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In the first place it must be taken, according to established rules of the law, that the run of such a canal through the land of another, for the time stated, is evidence of an antecedent grant from the owner of the land to the owner of the mill, to construct and keep such a canal, and to make the beneficial use of it for which it was obviously intended.

It must be also taken as an inference of law, in the absence of a grant or contract, that the party who enjoys the benefit of the easement is to keep it in repair. Taylor v. Whitehead, 2 Doug. 744. When the use of a thing is granted, everything is granted by which it may be enjoyed. Pomfret v. Ricroft, 1 Wms. Saund. 323, and note 6. It follows as a necessary consequence, that the non-appearing grant carried with it to the grantee the right to do all necessary and proper acts to keep the raceway in a condition fit for the purposes for which it was intended. If it passes through the grantor's land, it carries an implied authority and license to enter upon the land to examine and clear the canal in a reasonable and proper manner, and of what is reasonable, the usual and customary mode is good evidence.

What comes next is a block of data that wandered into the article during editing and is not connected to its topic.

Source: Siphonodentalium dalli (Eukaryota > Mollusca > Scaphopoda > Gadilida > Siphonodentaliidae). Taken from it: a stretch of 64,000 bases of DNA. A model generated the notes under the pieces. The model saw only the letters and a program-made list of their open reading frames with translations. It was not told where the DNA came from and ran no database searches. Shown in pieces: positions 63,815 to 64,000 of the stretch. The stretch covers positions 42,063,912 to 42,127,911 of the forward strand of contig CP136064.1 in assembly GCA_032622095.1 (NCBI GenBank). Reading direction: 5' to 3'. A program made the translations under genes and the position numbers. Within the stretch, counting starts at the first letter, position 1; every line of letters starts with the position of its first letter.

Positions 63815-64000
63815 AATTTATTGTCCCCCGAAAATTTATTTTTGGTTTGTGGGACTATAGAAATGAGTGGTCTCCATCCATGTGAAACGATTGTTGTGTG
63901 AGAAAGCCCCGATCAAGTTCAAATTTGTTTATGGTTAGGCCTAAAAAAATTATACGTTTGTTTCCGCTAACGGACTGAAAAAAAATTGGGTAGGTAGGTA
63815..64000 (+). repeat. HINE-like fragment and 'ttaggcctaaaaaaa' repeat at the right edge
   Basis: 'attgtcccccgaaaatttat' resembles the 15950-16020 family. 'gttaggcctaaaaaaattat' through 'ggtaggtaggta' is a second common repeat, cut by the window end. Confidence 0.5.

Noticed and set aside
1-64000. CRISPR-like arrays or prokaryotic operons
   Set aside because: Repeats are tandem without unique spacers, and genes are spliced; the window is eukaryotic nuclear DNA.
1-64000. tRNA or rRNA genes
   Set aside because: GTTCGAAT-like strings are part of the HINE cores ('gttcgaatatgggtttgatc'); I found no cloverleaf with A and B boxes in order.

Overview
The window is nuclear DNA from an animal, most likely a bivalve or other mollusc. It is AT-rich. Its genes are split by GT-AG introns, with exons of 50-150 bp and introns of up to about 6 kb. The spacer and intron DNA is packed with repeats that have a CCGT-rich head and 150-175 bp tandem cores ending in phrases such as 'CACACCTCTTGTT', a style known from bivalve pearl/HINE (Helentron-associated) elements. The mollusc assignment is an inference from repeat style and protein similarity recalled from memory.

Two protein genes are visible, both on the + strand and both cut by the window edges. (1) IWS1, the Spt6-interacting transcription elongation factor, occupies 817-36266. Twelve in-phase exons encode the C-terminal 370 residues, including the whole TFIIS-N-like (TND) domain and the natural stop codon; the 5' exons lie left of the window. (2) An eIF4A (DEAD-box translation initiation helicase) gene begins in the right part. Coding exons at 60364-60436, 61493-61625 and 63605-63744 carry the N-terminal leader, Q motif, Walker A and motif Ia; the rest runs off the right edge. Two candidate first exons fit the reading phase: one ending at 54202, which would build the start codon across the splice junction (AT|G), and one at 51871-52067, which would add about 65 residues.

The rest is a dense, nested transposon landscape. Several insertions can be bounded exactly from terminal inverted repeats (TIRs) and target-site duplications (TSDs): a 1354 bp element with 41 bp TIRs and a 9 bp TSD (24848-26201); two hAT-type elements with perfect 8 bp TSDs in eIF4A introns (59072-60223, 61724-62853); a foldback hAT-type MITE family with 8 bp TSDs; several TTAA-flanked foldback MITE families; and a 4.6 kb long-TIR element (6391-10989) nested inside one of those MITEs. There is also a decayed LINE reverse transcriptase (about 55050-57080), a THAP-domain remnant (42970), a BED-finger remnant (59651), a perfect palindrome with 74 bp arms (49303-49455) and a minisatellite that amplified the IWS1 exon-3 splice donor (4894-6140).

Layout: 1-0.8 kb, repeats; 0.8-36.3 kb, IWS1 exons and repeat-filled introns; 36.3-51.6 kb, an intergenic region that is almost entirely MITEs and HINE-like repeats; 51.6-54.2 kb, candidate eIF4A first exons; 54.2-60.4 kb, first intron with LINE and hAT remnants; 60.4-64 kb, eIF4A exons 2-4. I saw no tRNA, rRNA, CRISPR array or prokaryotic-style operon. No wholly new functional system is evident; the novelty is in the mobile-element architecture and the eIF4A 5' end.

As to placing the materials taken from the bed of the stream, on the adjoining bank, the right and the duty to do so may depend upon circumstances. If the canal is walled up, and the stones have fallen in it would seem to be the right and the duty of the mill-owner, in removing the stones from the bed of the raceway, to replace them on the wall of the ditch. If the material be soil, which has fallen from the adjoin ing bank, and which may be useful or beneficial to the owner of the land, for the purpose of enriching the soil or otherwise, it would be the duty of the mill-owner to place it on the bank for his use. But if it material not useful or beneficial, it would be the duty of the mill-owner to remove it off the land in a reasonable time, and in a manner least prejudicial to the owner of the land.

We consider that this rule would not apply to a case, where the millowner owns the land upon either side of the mill-race; there he may make use of his own land, and no grant from the owner will be presumed, being not necessary to the use of his mill.